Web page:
WASHINGTON — If you step back and look at the big economic policy issues — health care, financial regulation, immigration, education reform, the budget deficit — they appear to boil down to one question: What is the best tradeoff between fairness, stability and social cohesion on one hand and disruptive and growth-inducing innovation on the other?
At its simplest level, this debate comes down to a choice between big and small government, between regulation and deregulation, between European-style socialism and American free-market capitalism.
Jim Manzi provides a perceptive analysis of these tradeoffs in the latest issue of National Affairs, a new conservative journal. Best known as a corporate executive and high-tech investor, Manzi began his career in a newsroom.
"We are between a rock and a hard place," he writes. "If we reverse the market-based reforms that have allowed us to prosper, we will cede global economic share; but if we let inequality and its underlying causes grow unchecked, we will hollow out the middle class — threatening social cohesion, and eventually surrendering our international position anyway. This, and not some 'world-is-flat' happy talk, is what the challenge of globalization means for America."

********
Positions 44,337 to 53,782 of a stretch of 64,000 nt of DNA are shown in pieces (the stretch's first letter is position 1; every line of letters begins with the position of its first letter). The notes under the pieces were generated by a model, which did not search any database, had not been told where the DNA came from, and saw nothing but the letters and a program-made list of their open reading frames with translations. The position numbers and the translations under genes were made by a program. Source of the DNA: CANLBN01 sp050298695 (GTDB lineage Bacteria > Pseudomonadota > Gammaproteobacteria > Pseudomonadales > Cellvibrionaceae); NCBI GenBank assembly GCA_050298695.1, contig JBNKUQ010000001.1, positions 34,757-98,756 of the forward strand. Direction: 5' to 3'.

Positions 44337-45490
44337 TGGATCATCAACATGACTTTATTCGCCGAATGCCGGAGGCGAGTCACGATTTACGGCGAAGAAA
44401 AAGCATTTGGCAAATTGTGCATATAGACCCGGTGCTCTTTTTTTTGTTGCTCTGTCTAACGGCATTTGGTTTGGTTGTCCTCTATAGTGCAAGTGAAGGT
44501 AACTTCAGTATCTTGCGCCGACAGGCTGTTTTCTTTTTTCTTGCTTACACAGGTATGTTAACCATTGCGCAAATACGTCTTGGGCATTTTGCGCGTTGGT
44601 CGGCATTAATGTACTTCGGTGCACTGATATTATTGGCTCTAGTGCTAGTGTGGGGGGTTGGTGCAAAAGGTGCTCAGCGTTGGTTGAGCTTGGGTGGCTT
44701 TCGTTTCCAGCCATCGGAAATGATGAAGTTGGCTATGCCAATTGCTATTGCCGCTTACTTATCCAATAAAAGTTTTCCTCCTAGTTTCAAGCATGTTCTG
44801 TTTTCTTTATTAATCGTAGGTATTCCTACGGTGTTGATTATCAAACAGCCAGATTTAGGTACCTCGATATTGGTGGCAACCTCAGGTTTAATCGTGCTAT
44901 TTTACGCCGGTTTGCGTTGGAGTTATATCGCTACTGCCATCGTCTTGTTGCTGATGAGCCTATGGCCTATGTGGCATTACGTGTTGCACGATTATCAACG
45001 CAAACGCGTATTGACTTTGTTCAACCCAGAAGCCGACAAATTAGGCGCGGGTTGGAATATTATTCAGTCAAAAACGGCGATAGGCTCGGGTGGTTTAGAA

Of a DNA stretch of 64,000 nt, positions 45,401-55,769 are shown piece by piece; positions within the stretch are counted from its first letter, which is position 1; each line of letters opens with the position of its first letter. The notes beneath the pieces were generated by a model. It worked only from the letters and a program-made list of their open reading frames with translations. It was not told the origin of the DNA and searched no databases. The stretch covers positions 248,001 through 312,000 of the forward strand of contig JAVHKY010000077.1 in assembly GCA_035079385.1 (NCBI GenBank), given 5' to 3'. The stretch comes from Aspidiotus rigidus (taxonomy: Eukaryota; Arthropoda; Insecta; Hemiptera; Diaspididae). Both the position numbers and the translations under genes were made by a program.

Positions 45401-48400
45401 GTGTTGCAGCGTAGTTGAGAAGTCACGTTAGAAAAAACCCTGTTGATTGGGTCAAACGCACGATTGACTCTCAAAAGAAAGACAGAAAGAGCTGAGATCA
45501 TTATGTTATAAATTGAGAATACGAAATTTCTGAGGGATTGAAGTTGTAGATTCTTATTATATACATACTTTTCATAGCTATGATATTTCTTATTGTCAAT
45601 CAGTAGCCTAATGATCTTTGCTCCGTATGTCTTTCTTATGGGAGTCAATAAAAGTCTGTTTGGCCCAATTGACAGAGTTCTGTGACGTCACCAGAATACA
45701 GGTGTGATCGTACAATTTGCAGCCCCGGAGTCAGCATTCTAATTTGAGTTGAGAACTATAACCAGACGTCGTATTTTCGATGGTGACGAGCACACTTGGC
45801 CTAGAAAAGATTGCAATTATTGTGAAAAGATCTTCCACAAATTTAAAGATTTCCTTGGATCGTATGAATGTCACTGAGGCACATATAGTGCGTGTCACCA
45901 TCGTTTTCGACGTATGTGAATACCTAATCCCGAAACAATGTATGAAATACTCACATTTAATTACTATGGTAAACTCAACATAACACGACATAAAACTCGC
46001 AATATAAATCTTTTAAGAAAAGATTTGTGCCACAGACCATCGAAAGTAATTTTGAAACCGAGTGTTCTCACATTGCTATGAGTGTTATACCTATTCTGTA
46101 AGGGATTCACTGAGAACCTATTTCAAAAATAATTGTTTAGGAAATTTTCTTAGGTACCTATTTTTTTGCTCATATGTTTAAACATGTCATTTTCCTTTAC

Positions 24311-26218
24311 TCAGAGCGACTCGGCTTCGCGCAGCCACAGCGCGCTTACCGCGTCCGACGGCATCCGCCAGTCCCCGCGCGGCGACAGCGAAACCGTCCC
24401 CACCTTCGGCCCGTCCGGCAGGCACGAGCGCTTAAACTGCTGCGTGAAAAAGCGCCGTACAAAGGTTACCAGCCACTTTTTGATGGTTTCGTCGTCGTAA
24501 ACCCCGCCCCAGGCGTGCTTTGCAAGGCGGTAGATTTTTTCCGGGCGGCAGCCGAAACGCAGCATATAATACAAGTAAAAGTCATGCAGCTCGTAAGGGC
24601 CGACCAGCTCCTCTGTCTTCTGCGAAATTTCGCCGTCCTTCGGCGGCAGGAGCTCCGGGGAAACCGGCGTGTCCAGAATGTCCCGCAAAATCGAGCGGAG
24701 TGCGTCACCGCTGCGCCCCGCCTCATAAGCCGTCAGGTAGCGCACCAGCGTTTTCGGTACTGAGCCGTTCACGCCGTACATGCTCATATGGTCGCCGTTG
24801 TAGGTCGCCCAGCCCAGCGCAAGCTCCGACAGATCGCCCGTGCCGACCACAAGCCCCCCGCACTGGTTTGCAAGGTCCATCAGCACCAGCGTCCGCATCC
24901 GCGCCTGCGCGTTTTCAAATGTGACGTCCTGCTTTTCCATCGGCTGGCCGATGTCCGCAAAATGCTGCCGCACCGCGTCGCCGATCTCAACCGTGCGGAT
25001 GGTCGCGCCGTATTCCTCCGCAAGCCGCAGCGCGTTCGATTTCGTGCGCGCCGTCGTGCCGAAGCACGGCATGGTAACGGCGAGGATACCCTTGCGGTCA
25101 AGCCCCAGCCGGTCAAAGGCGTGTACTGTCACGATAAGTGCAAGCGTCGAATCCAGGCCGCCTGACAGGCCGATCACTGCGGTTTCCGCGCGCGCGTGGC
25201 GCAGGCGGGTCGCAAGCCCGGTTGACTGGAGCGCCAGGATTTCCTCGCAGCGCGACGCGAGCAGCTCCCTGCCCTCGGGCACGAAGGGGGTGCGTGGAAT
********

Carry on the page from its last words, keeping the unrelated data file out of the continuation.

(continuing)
Manzi is concerned that the pendulum is about to swing back too far, that the United States is on the verge of turning itself into France. But the debate, it seems to me, needs to go beyond simply determining where the pendulum should come to rest. Equally important is how effective the two sectors are in delivering all that social justice and growth-inducing innovation.
When investors engage in herd behavior and deploy scarce capital merely to bid up the price of assets, that does nothing to improve economic output or efficiency.
What good is competition if it drives corporate executives to knowingly engage in increasingly risky behavior?
What good is innovation that is used to snooker consumers, mislead investors or subvert sensible regulation?
The question is not simply whether innovation will be "stifled," as the business community likes to suggest, but whether those innovations serve a larger social purpose.
But just because markets have recently failed us does not excuse a free pass to those who argue for tougher regulation or bigger government.
History is replete with examples of well-intentioned regulation that turned out to be easily evaded or resulted in unintended and unwanted consequences. And too much of what passes for vital public expenditure turns out to be nothing more than special interest rent-seeking and economy-distorting subsidies.
And while it is now beyond dispute that labor markets are generating incomes that are increasingly unequal, governments have found it difficult to come up with cost-effective programs that offset those effects.
"An America that wants to keep its global edge cannot neglect the necessity of innovation and growth, any more than it can ignore the necessity of social cohesion and stability," Manzi concludes. The political challenge for the next decade is to strike the proper balance while perfecting the public and private institutions that can deliver on those promises.